*Keep in mind that we are players, not spectators.

  

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Post Posted: Thu Dec 29, 2011 9:30 pm 
 

sauromatian wrote:Make up your minds. If you believe in respect for the law, then respect both sides of the issue - namely that some kinds of copying are forbidden, while others are allowed. If you have a moral position in excess of the law, that copying without express permission is always wrong, be honest about it.


I am doubting that PDFing for "historical preservation" covers the resale of 100 copies of an item without the permission of the copyright holder.  I don't think anyone here has problems with backup copies or completing items with photocopied bits, etc.

The issue is about reproducing someone else's item for the purpose of resale - probably with a print run of 50 - 300 copies.  In some cases, of small press items mentioned already such as Minotaur's Lair, the number of reproductions would probably outnumber the sales from the original publisher.  That's a pretty bold thing to do: take an author's work without their permission and actually make more money off of it than they did.

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Post Posted: Fri Dec 30, 2011 12:10 am 
 

PDF Pirate King wrote:
The issue is about reproducing someone else's item for the purpose of resale - probably with a print run of 50 - 300 copies.  In some cases, of small press items mentioned already such as Minotaur's Lair, the number of reproductions would probably outnumber the sales from the original publisher.  That's a pretty bold thing to do: take an author's work without their permission and actually make more money off of it than they did.


But if the permission is given it's ok, right?  Then suddenly the number of reproductions outnumbering the original isn't an issue, except for the few who have monetarily speculated on such low-printed items for future financial benefit.

Mike B.


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Post Posted: Fri Dec 30, 2011 1:18 am 
 

PDF Pirate King wrote:I am doubting that PDFing for "historical preservation" covers the resale of 100 copies of an item without the permission of the copyright holder.


Preservation only works if the artifacts in question are distributed to the scholarly community. This requires funds for printing, rental of conference venues, refreshments.. historians gotta eat too.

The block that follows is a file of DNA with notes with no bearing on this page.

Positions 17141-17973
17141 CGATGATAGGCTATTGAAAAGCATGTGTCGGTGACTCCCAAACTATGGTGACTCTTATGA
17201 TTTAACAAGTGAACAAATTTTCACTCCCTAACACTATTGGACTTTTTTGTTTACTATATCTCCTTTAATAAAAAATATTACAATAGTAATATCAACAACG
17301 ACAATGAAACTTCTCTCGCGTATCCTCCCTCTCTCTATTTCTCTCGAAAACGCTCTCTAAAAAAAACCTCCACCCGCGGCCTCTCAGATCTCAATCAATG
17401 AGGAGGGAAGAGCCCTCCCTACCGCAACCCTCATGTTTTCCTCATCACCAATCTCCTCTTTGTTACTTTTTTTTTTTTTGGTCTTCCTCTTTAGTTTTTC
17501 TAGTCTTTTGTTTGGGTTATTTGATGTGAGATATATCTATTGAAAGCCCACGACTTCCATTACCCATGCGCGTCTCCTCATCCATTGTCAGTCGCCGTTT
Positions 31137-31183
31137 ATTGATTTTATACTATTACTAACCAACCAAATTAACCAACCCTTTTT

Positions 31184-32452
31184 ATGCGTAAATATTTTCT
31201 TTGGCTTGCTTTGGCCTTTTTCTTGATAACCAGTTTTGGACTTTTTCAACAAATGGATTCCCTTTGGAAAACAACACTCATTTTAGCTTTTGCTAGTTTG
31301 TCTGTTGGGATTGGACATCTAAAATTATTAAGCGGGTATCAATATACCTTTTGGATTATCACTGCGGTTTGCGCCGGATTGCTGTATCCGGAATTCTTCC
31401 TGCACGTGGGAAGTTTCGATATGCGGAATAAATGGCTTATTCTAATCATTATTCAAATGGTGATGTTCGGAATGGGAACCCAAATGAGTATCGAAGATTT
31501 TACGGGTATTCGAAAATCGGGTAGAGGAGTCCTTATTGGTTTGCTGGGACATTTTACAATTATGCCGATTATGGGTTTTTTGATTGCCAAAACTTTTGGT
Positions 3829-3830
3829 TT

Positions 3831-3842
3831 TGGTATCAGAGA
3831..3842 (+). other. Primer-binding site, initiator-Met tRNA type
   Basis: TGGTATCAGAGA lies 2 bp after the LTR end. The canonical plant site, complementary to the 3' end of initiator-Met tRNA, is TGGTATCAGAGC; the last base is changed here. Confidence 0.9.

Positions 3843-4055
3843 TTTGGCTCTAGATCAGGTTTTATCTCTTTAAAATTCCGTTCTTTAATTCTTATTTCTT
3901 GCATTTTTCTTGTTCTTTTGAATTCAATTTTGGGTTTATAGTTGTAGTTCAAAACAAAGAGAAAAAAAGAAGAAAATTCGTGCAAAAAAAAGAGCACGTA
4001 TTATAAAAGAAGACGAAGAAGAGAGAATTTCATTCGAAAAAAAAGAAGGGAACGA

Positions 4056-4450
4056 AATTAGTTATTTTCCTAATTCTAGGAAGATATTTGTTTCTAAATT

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Post Posted: Fri Dec 30, 2011 8:23 am 
 

PDF Pirate King wrote:By not saying anything, you are encouraging Ian to go ahead and you know it wouldn't stop with TS!  Some see this as a problem, others don't.

Mark's point is that discussions like this serve to define the forum's moral compass as a whole. Do we respect a writer's copyright or do we not? If we do, where along the path of time and ownership do we chose to disregard it? Once it becomes accepted at a certain point or condition, all works falling outside of that become fair game. Mark is arguing to set our standards high and try to keep within the intent of the law regardless of the the decline in respect of that law over the decades.

I'm not really the sort of guy who can be encouraged by opinion to go against my own beliefs. I'll do my legal research, contact those I can find, seek their permissions, weigh up their responsibilities under the law, and decide where I believe I stand in regard to UK Copyright Law. Right now, without at least Basil saying he'd like to explore publishing his works, I won't go forward with anything personally, and I've already offered to provide my skills for free should he wish to progress a project himself. I'd just be happy being involved in something like that. But I won't be swayed by opinion to proceed regardless, and there is already enough info on this thread to demonstrate that if I did, I knew I would be breaking the law intentionally.

This thread serves as a discussion point on the moral and ethical issues, and the mechanics of copyright law, and as a community we should discuss these things openly. Everyone posting here has been on this forum far too long to be trying to take harmful postshots at eachother. If it becomes a mud slinging exersize, it'll end up getting locked.



@Badmike - In regard to providing PDF copies of products you already own, it is perfectly legal in the UK for you (residing utside of the UK) to contract me to carry out the works and supply you with a PDF copy of something that you already own and have paid for. And I am allowed to charge a fee for that service. The law in the UK permits you to make a backup copy of a book or magazine that you have purchased, and it permits someone to sub-contract out manufacturing that copying service to others provided the intended use of those copies comply with UK Copyright Law (ie personal use and backup). Example - You could take a magazine to Staples and ask them to photocopy it for you.